NEW YORK (GenomeWeb News) – As part of its ongoing efforts to overhaul its peer review system, the National Institutes of Health is implementing a new rule that lowers the number of resubmissions it will allow from two to one.
NIH expects that lowering the numbers of applications will save reviewers time, will open space for more new submissions, and will make the peer review system more efficient.
The agency's previous policy allowed applicants two attempts to improve their original applications based on feedback from reviewers and resubmit the amended versions.
However, NIH said it has found that an increasing number of applicants that were ultimately funded had to resubmit their applications multiple times, which has increased the burden on applicants and reviewers, and has also led to a reduction in the number of awards made to original applications, particularly in times of tightening budgets.
The resubmission trend has been increasing in recent years, NIH said, pointing out that in 2006 “average” applicants needed to apply twice as many times as than they did in 2002 to win an award.
"Over the past several years, the number of applications submitted each year to NIH has doubled and the number of investigators applying for grants has increased by over 75 percent, increasing stress on the system, especially when confronted with stagnating budgets,” NIH Director Elias Zerhouni said in a statement. “This has led to scientists spending more time rewriting their applications and undue delays in the funding of outstanding projects."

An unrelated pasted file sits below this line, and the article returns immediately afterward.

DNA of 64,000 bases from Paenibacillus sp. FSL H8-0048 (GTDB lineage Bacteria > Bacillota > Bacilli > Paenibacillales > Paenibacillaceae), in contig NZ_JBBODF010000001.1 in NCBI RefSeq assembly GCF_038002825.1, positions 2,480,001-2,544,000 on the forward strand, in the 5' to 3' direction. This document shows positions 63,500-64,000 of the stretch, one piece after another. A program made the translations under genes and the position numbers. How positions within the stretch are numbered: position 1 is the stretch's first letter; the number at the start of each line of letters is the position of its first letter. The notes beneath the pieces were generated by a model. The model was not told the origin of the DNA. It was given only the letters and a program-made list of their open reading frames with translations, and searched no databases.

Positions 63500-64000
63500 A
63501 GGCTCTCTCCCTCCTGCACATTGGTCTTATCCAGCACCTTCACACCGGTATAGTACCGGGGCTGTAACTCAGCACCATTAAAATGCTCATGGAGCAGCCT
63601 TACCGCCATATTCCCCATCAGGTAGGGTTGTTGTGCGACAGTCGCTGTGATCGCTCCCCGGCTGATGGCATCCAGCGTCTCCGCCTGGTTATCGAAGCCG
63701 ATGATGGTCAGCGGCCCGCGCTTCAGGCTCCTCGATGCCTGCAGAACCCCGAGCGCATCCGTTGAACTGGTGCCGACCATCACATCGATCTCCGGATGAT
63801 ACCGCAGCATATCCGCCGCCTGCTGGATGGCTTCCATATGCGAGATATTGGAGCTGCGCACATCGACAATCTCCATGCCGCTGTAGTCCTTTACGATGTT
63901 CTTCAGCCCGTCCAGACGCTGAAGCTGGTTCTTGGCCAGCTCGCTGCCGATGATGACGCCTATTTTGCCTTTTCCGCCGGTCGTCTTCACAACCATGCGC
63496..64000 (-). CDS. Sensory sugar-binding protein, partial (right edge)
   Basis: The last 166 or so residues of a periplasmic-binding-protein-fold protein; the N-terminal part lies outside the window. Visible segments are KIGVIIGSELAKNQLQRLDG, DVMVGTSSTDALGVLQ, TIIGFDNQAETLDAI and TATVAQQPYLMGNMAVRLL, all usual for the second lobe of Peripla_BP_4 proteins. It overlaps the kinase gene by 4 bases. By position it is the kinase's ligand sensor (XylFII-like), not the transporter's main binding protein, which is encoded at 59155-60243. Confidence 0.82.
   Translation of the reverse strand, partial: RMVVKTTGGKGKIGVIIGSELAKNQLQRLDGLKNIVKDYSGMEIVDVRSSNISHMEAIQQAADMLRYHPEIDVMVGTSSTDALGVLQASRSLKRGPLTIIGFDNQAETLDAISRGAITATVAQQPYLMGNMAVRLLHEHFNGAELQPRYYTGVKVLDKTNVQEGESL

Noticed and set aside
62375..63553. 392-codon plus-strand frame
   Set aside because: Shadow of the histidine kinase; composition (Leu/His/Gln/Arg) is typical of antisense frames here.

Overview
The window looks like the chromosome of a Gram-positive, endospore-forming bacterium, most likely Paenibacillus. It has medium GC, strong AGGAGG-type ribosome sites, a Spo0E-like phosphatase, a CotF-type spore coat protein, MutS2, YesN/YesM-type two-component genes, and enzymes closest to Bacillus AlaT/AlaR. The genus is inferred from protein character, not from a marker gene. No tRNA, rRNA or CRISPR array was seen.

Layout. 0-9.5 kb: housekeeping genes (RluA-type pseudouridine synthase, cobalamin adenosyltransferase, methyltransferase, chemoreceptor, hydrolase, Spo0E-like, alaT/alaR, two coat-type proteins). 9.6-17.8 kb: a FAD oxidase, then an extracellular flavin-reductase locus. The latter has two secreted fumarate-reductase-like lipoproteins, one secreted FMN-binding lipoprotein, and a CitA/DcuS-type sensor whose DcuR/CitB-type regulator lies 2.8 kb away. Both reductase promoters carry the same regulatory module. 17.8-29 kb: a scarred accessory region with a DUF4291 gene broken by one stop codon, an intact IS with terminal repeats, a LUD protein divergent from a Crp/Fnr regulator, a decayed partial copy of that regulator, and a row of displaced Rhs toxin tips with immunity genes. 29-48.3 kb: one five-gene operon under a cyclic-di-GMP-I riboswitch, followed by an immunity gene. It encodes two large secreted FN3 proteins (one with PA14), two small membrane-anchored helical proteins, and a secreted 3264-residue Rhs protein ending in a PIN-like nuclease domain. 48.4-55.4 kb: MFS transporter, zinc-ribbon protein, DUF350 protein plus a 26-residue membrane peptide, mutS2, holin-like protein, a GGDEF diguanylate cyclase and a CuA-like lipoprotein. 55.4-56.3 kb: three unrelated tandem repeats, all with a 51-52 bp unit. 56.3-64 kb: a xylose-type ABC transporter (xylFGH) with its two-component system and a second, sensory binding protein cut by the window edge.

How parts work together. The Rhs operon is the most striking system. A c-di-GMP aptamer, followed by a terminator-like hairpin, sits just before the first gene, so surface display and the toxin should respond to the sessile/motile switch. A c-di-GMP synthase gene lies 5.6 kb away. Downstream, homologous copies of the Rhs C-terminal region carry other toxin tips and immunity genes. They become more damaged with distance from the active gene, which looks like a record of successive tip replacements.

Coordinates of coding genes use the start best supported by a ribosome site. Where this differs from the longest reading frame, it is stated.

Investigators six years ago had a 17 percent chance of winning funding from a first submission; that number had dropped to 7 percent four years later.
"To implement the recommendations of the peer review panel, we found after careful analysis that eliminating the second amended application is the best way to help ensure that we fund the best science earlier and reduce administrative burden on meritorious scientists and their projects," Zerhouni explained.
The new policy will phase out second amendments of applications starting on Jan. 25, 2009.
More information about the policy change is available here.